Al-Shabaab Attacks Chinese National in Kenya while Islamic State in Afghanistan and Pakistan Criticizes Beijing
On March 11th, Islamist militants attacked a highway construction site near Majengo in Kenya’s Lamu County. The ambush killed five people, which reportedly included a Chinese national, and wounded multiple others. In the wake of the assault, the Al-Qaeda-aligned Al-Shabaab insurgent group claimed responsibility through their official Shahada News outlet.
Kenya’s Interior Cabinet Secretary Fred Matiang’I hosted a meeting with delegates of the China-Kenya Trade Association four days after the attack to discuss security concerns about jihadist threats to key economic and infrastructure programs, particularly the operational risk facing commercial and construction projects along the Lamu-Ijara-Garissa road.
Such worries are well-founded as Al-Shabaab has been targeting Chinese interests in Kenya since at least January 2019 when they raided Chinese work facilities. This past January, the group struck again when their guerillas attacked a China Communications Construction Company (CCCC) operational site in the Omolo-Bodhei area proximate to the Lamu-Garissa highway, detonating explosives and torching eight of the firm’s vehicles. Just days before the incident, Al-Shabaab’s official Arabic-language Shahada News website published an article about China’s Belt and Road Initiative (BRI) activities in Kenya, accusing Beijing of pursuing a strategy of debt-trap diplomacy and mentioning China’s involvement in infrastructure projects such as the railway connecting to the port of Mombasa.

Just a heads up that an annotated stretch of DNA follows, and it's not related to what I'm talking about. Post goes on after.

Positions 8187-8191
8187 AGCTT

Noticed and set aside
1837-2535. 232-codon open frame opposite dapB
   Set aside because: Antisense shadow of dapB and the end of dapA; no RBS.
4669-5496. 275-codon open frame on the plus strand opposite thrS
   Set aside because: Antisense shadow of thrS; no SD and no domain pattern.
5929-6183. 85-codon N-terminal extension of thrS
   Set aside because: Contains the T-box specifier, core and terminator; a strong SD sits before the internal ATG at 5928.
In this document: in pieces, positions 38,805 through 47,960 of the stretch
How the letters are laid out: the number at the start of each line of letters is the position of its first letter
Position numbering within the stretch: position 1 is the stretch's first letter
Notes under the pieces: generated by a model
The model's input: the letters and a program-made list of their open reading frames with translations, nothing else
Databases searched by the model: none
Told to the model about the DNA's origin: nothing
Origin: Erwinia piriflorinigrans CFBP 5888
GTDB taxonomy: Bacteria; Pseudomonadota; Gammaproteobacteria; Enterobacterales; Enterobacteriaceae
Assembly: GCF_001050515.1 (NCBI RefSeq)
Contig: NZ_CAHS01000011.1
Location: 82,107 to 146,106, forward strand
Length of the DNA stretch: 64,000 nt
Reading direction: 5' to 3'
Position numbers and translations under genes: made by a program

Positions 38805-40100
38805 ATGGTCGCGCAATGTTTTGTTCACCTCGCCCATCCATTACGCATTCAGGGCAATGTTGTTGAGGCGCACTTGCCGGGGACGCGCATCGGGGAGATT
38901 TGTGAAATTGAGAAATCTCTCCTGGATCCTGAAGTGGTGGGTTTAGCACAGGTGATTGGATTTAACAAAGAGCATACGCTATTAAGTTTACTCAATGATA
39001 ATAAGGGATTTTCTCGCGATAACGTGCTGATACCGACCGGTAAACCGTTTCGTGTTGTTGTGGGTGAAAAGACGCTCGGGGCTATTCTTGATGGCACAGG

Afghanistan and Pakistan
In Afghanistan and Pakistan, too, Islamic State has featured anti-China propaganda as an opportunity to criticize their archenemy, the Taliban.
Recently, a video published by Al-Azaim Foundation, ISKP’s mouthpiece in the region, harshly lashed out against the Taliban and their relations with neighbouring countries, including China. The video features the October 2021 meeting between Taliban’s FM Amir Khan Muttaqi and Chinese FM Wang Yi, which ISKP has frequently highlighted as a symbol of the Taliban’s complicit role in the Chinese oppression of Uyghur Muslims in Xinjiang. The production also features pictures of Chinese soldiers pointing guns towards what are presumably Uyghur civilians, while the speaker explicitly accuses the government of killing Chinese Muslims.
ISKP has developed narratives aimed at delegitimizing the Taliban as a jihadist movement, and part of this strategy targets the new Kabul government’s efforts to normalize ties with the international community.
Thus, the first ISKP video of 2022 continues the trend of criticizing the Taliban for conducting diplomacy with “un-Islamic” countries such as China. In a book published by Al-Azaim in late August 2021 in both Pashto and Urdu, the group accuses the Taliban of trading Islam for Chinese money in order to supposedly finance the reconstruction of Afghanistan.
ISKP has also addressed the issue of China and the Taliban in two recent releases appearing in English, thus broadening the intended audience of its propaganda campaign. In February, a book argued that the Taliban have betrayed Islam by siding with countries responsible for killing Muslims such as China, similar to ISKP magazine Voice of Khurasan reports in its debut issue.
As part of ISKP’s efforts to better spread its message to a broader array of ethnic groups, the branch also issued a book in the Uzbek language where it slanders the Taliban as “slaves of China” and other regional powers, echoing the group’s narratives that are found in several other of their texts.
As Singapore-based researcher Abdul Basit argues, ISKP’s strategy is also aimed at winning over the sympathies of the Turkistan Islamic Party’s (TIP) Uyghur militants, who were reportedly relocated from Badakhshan province upon Beijing’s insistence, reinforcing ISKP’s need to support oppressed Muslims in places such as Xinjiang, Kashmir, Myanmar, among others.